It is noted that each of the conductive strips 86-92 is actually constructed as two connected and spaced-apart strips interleaved with the two strips of its parallel column or row counterpart. Although this is not necessary, it is preferable to insure proper contact of the column and row conductors.

To determine switch closure of an input switching array of the type illustrated in FIGS. 4 and 5, an arrangement is provided for applying a known voltage, for example ground, on all the column connection terminals and all the row connection terminals are examined. The known voltage appears on a unique pair of row connection terminals. The procedure is then repeated by placing the known voltage on all the row connection terminals and then examining the column connection terminals. The known voltage appears on a unique pair of the column connection terminals. Thus, only two readings are required to determine switch closure, independent of the size of the input switching array.

In an illustrative arrangement, an input switch arrangement was constructed having 14 columns and 28 rows, for a total of 392 individual switch members. A conventional matrix approach would require 14+28=42 leads to connect this many switches to an encoding circuit. With the arrangement according to the present invention, 8 leads are used to decode the 28 rows and 6 leads are used to decode the 14 columns, for a total of 14 leads. An illustrative coding for the 14 columns is shown in FIG. 6A and an illustrative coding for the 28 rows is shown in FIG. 6B. In these tables, for each column (or row) the ZEROS in the terminal code indicate which of the respective connection terminals are connected to the two sides of the switch members within that column (or row).

FIG. 7 illustrates an arrangement whereby a microprocessor 100 is utilized to detect switch closure of a switch array 102 constructed in accordance with the principles of this invention. Illustratively, the microprocessor 100 is a type 6502 microprocessor manufactured by MOS Technology of Norris, Pa. The microprocessor 100 is connected to the column connection terminals of the switch array 102 through a peripheral interface adapter (PIA) 104, illustratively a type 6520 PIA manufactured by MOS Technology of Norris, Pa. The microprocessor 100 is connected to the row connection terminal of the switch array 102 through a peripheral interface adapter (PIA) 106, illustratively also a type 6520 PIA, manufactured by MOS Technology of Norris, Pa. The microprocessor 100 is appropriately programmed to apply ground to all the column connection terminals and examine all the row connection terminals and then to apply ground to all the row connection terminals and examine the column connection terminals, with the tables of FIGS. 6A and 6B being stored within the memory of the microprocessor 100 for determining switch closure. The Appendix to this specification illustrates a subroutine for the microprocessor 100 for determining switch closure of the array 102. The subroutine set forth in the Appendix operates in accordance with the flow chart illustrated in FIG. 8.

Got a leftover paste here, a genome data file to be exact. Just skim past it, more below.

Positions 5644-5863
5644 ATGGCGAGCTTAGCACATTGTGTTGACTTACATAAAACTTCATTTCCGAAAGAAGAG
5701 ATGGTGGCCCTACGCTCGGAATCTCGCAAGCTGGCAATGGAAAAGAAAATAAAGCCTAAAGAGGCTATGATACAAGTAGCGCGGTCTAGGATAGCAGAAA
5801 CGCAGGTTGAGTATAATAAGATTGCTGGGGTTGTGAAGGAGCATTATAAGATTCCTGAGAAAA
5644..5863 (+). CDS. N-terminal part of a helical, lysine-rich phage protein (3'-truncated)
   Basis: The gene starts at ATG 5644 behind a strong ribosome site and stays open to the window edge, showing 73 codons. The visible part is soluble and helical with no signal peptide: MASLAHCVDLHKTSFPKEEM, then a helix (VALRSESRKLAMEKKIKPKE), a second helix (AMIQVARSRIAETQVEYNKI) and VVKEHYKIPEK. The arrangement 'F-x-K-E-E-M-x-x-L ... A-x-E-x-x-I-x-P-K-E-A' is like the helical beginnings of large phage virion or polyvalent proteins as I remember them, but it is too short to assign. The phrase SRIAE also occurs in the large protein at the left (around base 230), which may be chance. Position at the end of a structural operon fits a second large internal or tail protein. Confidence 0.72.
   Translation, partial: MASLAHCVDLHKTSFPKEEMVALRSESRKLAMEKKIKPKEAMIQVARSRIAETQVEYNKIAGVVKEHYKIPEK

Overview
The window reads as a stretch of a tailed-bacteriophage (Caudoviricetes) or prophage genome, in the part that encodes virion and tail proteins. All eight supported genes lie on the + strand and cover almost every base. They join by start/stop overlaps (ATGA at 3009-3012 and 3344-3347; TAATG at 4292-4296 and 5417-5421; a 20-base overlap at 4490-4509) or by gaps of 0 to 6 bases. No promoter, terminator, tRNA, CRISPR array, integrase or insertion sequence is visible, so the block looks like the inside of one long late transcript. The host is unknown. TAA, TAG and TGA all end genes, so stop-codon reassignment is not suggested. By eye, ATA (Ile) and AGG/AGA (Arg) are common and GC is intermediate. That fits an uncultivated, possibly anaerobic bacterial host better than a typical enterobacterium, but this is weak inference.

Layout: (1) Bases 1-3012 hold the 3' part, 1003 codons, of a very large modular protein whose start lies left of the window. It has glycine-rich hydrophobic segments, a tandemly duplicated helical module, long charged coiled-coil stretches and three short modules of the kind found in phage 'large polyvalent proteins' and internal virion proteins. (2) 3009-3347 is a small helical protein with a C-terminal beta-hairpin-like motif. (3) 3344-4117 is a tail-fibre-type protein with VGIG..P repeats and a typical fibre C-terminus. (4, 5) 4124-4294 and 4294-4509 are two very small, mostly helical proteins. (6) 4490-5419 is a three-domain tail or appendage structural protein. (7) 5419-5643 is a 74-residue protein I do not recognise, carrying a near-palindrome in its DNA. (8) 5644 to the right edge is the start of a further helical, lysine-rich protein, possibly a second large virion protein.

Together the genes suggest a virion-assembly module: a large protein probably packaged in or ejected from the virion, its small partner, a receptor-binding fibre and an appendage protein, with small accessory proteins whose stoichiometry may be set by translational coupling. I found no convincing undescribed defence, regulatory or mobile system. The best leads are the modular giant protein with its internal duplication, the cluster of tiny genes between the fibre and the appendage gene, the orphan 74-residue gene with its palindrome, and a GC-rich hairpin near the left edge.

Thus, the microprocessor 100 controls the PIA 104 to make the column lines into inputs and controls the PIA 106 to make the row lines into outputs. The PIA 106 is then caused to ground all the row connection terminals of the array 102 and the inputs to the PIA 104 are compared against the keyboard column codes (FIG. 6A) stored in the memory of the microprocessor 100 to determine in which column is the switch closure. The process is continued for the rows by controlling the PIA 106 to make the row lines into inputs and controlling the PIA 104 to make the column lines into outputs. This is followed by applying grounds to the column connection terminals of the switch array 102 through the PIA 104 and comparing the inputs to the PIA 106 with the keyboard row codes (FIG. 6B) stored in the memory of the microprocessor 100 to determine in which of the rows of the switch array 102 there has been a closure.

Accordingly, there has been disclosed an arrangement for minimizing the number of connections needed between an array of switches and the circuit used to detect and encode switch closure. It is understood that the above-described embodiment is merely illustrative of the application of the principles of this invention. Numerous other embodiments may be devised by those skilled in the art without departing from the spirit and scope of this invention, as defined by the appended claims.